Intercropping: Intersection of soil health, production
Plant scientist Ann Bybee-Finley says her first field experiment was humbling. ”I felt like a very small scientist in a very big world,” she said.
Bybee-Finley researches intercropping at Cornell University. Intercropping is a complex practice of farming where different plant species are grown in the same space. Most conventional farmers only plant one crop per field or plot. This practice, called monoculture farming, is more convenient for farmers, but it can make the plants more vulnerable. For example, if one plant gets a disease, the others are likely to catch it. Weeds are more likely to find a home in spaces that are very similar. As a result, monoculture farming can be dependent on expensive synthetic chemicals to ward off weeds and diseases.
Droughts and other weather events can also damage entire monoculture fields. Bybee-Finley says a bad drought in 2012 shaped her vision of agriculture. “The stories of crop failure made me want to understand how to make farming practices more resilient, especially as climate change makes extreme weather events more frequent.”
Intercropping gives farmers more options if one of their crops fails. “It’s like a diversified stock portfolio,” said Bybee-Finley. Plant diversity leads to more diversity below ground too. Plants that add organic matter and nutrients when they decompose replenish the soil.
In her experiment, Bybee-Finley planted four cover crops, which are plants that add fertility to the soil and protect it from erosion. She planted two grasses, pearl millet and sorghum, and two legumes, cowpea and sunn hemp. The grasses are well known for their ability to add organic matter to tired soils whose nutrients have been depleted by years of farming. Legumes are also good for the soil because their roots release nitrogen when they decompose. These cover crops are also a feed source for cows and other livestock, providing farmers another source of income.
In her experiment, Bybee-Finley found the grasses and legumes that grew at the same pace were more productive because they weren’t competing for space and resources as much as plants that grew at different rates. On the other hand, she found that some plant combinations grew more, while others had more nitrogen.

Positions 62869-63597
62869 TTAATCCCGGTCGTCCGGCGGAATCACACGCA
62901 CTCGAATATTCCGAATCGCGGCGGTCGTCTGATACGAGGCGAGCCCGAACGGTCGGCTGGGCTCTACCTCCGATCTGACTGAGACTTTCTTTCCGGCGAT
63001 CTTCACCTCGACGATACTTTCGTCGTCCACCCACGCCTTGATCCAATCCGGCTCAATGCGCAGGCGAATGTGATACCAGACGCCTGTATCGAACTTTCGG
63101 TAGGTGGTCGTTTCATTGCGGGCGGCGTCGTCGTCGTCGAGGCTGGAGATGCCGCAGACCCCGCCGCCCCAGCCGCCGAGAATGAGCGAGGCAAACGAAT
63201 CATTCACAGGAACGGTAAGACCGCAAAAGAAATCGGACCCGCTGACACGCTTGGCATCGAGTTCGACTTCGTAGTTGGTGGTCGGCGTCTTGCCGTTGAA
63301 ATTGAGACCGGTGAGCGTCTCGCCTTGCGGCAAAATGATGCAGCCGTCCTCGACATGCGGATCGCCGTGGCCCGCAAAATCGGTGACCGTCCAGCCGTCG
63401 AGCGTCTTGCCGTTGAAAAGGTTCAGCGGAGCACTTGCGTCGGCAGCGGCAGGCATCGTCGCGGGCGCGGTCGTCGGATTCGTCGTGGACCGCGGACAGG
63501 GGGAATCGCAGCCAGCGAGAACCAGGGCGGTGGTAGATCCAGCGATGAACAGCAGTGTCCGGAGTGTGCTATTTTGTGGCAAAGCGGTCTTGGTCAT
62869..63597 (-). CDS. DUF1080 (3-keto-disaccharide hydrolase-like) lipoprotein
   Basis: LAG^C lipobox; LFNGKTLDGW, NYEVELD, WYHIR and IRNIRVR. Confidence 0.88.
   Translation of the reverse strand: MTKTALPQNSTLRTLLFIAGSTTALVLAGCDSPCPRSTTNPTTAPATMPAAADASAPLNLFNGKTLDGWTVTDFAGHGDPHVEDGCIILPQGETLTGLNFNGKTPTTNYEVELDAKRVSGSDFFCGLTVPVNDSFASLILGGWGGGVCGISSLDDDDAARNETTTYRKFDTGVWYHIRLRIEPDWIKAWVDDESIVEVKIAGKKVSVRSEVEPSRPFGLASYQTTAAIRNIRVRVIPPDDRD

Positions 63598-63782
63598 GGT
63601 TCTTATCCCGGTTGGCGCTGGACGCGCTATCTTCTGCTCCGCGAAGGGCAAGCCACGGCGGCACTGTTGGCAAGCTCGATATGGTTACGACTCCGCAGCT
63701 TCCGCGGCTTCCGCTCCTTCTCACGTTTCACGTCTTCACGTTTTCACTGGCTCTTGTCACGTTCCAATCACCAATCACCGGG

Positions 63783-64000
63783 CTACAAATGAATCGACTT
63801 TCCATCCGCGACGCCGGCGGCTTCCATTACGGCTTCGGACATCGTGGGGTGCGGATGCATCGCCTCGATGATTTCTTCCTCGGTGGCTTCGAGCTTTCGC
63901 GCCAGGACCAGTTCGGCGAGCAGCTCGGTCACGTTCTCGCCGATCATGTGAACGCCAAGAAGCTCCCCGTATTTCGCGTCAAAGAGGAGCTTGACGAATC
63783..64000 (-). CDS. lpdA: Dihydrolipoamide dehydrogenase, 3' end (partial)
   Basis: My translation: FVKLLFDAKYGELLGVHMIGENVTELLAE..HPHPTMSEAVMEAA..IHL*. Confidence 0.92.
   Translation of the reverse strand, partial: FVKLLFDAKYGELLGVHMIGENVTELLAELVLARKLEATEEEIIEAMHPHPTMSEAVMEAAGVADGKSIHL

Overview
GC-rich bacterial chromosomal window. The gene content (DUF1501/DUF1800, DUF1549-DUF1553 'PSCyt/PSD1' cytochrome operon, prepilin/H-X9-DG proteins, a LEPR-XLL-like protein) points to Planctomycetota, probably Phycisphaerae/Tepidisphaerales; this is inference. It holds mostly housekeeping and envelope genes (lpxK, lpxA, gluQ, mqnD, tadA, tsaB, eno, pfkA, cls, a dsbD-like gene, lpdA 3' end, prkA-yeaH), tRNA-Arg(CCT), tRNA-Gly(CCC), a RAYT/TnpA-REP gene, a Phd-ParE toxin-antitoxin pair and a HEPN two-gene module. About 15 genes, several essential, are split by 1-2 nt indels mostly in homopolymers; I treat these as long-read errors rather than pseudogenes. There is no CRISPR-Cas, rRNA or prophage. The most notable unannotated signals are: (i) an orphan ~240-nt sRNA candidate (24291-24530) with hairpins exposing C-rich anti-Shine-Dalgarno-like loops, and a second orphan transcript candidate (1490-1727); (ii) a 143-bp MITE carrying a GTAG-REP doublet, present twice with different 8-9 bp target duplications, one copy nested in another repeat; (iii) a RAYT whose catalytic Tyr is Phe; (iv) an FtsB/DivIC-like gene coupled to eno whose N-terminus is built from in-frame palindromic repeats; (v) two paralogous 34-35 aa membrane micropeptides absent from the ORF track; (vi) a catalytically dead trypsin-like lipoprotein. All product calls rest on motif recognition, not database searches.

“I’m sure there’s a sweet spot,” said Bybee-Finley, “There’s so many unexplored avenues and questions to ask: Which species should I plant together? And how many of each?”
Bybee-Finley said the next step for this experiment is to see which plant combinations were the most nutritious for animals.
For experiments with lots of variables like this one, Bybee-Finley says you end up with a complex set of conclusions. “When you’re looking at an entire system it makes it harder to have an immediate take-away,” she said. “It takes longer to come up with a definite conclusion.”
But Bybee-Finley is comfortable with complexity. “Diversity begets diversity,” she said. “Agricultural science is beginning to look beyond the simplified strategy of planting only one crop per rotation.
For Bybee-Finley, intercropping is full of tradeoffs, and the life lesson of agriculture is that plants don’t always behave the way you expect them to. “The miracle of biology is that plants, no matter what you do, will do exactly what they want to do.”
Read more about this research in Crop Science. Cornell University, National Institute of Food and Agriculture, U.S. Department of Agriculture, Hatch Project 2013-14-425: Expanding the role of cover crops in sustainable cropping systems, and NE SARE Graduate Student Project GNE14-073 funded this research.